August 5th, 2011
The delegation began with a working breakfast at the United States Mission to the United Nations (USUN) with a briefing from Ambassador Joseph M. Torsella, the U.S. Representative for Management and Reform to the United Nations. Ambassador Torsella expressed that while the U.N. is an effective institution, it needs to increase its accountability, transparency and ethics regulations within the United Nations procurement and budgetary departments. He explained that the U.S. Mission to the U.N. plays a significant part in creating change in the financial institutional culture of the United Nations.
The delegation then proceeded to United Nations Headquarters for a briefing from Dmitri G. Dovgopoly, Director of the Office of Central Support Services for the United Nations Procurement Division (UNPTD). The role of Central Support Services is to provide peacekeeping forces with the necessities they need in order to function, including transportation, food, and fuel. Mr. Dovgopoly explained that each department of the United Nations has its own procurement office which creates challenges in maintaining central accounting and auditing at the United Nations. He added that, to tackle this issue, oversight reforms such as mandatory financial disclosure and mandatory ethics training for all departments of United Nations Procurement have been introduced.
Fernando Blasco, Senior Programme Officer of the United Nations Global Field Support Strategy (UNDFS) spoke next on how financing is arranged for the U.N. peacekeeping missions. He agreed with the U.S. Mission that transparency and accountability must be improved. Mr. Blasco stated that this will happen as each regional headquarters of the U.N. develops more effective strategies on the ground.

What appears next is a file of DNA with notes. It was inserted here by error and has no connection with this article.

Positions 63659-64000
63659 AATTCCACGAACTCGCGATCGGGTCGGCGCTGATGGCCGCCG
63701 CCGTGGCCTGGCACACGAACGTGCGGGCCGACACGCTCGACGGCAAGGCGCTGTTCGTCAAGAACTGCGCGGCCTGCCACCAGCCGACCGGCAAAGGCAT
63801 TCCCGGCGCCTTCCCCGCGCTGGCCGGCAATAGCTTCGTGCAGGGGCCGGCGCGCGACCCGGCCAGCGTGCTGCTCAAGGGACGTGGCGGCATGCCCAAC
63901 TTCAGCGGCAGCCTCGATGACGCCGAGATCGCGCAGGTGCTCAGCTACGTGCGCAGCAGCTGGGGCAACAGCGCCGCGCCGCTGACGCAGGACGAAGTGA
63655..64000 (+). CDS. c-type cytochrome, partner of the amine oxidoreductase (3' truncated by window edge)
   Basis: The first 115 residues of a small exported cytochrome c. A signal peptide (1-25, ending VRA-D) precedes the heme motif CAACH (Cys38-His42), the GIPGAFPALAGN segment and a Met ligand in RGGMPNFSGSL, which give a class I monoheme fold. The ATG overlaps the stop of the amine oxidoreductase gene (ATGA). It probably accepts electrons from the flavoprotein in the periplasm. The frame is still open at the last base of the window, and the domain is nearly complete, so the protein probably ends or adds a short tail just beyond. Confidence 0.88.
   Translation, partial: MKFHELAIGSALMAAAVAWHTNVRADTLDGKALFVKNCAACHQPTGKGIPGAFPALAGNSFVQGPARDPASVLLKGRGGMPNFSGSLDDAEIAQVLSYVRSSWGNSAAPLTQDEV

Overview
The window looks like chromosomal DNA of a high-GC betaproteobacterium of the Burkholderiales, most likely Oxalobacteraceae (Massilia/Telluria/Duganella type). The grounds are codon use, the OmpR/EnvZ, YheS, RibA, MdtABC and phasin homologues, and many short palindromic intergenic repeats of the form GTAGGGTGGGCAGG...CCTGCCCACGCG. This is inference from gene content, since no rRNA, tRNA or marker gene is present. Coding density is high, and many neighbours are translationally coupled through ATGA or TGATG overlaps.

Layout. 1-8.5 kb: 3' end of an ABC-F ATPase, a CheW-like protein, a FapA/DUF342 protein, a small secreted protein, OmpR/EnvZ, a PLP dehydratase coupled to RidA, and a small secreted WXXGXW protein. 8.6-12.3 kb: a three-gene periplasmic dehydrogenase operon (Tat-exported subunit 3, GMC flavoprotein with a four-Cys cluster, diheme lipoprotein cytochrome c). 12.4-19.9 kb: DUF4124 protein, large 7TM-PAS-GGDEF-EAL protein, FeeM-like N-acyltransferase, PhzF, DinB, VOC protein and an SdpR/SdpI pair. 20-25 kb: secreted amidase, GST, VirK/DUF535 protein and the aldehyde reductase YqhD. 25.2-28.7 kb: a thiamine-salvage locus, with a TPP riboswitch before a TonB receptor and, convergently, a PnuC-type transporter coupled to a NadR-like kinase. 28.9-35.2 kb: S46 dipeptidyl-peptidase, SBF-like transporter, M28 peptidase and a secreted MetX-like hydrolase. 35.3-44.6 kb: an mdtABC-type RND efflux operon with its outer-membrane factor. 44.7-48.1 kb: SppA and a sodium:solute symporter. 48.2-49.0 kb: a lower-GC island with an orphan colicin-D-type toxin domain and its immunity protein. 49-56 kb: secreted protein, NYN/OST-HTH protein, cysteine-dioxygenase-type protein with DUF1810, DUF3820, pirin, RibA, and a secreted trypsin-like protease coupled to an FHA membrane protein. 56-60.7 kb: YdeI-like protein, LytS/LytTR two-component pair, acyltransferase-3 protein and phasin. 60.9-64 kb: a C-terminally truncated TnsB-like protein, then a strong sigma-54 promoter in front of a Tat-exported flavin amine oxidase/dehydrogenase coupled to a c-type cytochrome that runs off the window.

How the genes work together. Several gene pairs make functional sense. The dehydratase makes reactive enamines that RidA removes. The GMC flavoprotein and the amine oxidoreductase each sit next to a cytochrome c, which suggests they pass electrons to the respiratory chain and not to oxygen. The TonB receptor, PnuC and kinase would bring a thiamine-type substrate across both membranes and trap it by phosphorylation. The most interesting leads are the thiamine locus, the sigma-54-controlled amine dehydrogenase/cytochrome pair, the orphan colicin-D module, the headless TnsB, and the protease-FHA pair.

Next, Dominic Grace, Director and Takakazu Numata, Senior Officer for Procurement Function spoke on behalf of the United Nations Development Program (UNDP), the second largest recipient of overall UN funding. UNDP has 166 country offices and purchases goods and services from approximately 180 countries. The speakers highlighted that the U.S. is the third largest supplier of these goods and services worldwide. UNDP’s procurement principles include an investigative team to ensure the quality of all vendors’ purchases, as well as judiciary councils to hold hearings about any unethical behavior by vendors. UNDP is constantly striving to improve the procurement process and address the concerns mentioned by the USUN and Office of Central Support Services.
The last briefing of the day was from Eva Busza, Director, Strategic Planning Unit, Executive Office of the Secretary-General. She echoed the previous perspectives on U.N. Procurement Reform. Eva also indicated that the Strategic Planning Unit has put into effect a much more rigorous screening process that vendors must pass in order to do business with the United Nations.
The delegation ended the day with a working lunch with various U.N. ambassadors and U.N. diplomats. Congressional staffers and members of the United Nations community took this opportunity to engage one another in a dialogue centered on the day’s briefings. The participants concluded the day with the consensus that while the U.N. has a large undertaking ahead of them, the future of U.N. Procurement Reform is headed in the right direction.Mr. Tom Buttry - Legislative Correspondent, Senator Tom Harkin (D-IA)
Mr. Shelly Davis - Chief of Staff, Rep. Yvette Clark (D-NY)
Mr. Kevin C. Wrabley - Legislative Assistant, Rep. Mark S. Critz (D-PA)
Ms. Anne Hughes - Legislative Assistant, Rep. Jim Moran (D-VA)
Ms. Maggie Seidel - Policy Analyst, Rep. Louie Gohmert (R-TX)
Mr. David Richmond - Legislative Assistant, Rep. Eni Faleomavega (D-AS)
Mr. Michael Shank - Communications Director/Policy Advisor, Rep. Mike Honda (D-CA)
Ms. Karen Smyth - Congressional Liaison, United Nations Information Center
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